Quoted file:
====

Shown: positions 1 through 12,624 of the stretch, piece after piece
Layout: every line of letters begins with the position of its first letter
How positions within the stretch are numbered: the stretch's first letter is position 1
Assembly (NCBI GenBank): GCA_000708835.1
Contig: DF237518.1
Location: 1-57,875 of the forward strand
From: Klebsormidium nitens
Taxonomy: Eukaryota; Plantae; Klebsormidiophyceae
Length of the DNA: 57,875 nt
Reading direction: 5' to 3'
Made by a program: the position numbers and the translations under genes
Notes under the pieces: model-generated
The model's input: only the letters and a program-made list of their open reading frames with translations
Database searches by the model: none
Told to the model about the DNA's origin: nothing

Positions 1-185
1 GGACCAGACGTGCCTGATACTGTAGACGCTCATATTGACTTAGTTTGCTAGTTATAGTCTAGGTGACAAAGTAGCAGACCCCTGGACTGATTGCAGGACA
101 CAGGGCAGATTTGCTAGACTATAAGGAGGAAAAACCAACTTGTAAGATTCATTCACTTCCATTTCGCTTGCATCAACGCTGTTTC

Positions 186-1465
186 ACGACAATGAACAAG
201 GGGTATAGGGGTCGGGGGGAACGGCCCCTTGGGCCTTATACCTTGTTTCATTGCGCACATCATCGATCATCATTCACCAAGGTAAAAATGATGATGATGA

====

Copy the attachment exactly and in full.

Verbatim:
Shown: positions 1 through 12,624 of the stretch, piece after piece
Layout: every line of letters begins with the position of its first letter
How positions within the stretch are numbered: the stretch's first letter is position 1
Assembly (NCBI GenBank): GCA_000708835.1
Contig: DF237518.1
Location: 1-57,875 of the forward strand
From: Klebsormidium nitens
Taxonomy: Eukaryota; Plantae; Klebsormidiophyceae
Length of the DNA: 57,875 nt
Reading direction: 5' to 3'
Made by a program: the position numbers and the translations under genes
Notes under the pieces: model-generated
The model's input: only the letters and a program-made list of their open reading frames with translations
Database searches by the model: none
Told to the model about the DNA's origin: nothing

Positions 1-185
1 GGACCAGACGTGCCTGATACTGTAGACGCTCATATTGACTTAGTTTGCTAGTTATAGTCTAGGTGACAAAGTAGCAGACCCCTGGACTGATTGCAGGACA
101 CAGGGCAGATTTGCTAGACTATAAGGAGGAAAAACCAACTTGTAAGATTCATTCACTTCCATTTCGCTTGCATCAACGCTGTTTC

Positions 186-1465
186 ACGACAATGAACAAG
201 GGGTATAGGGGTCGGGGGGAACGGCCCCTTGGGCCTTATACCTTGTTTCATTGCGCACATCATCGATCATCATTCACCAAGGTAAAAATGATGATGATGA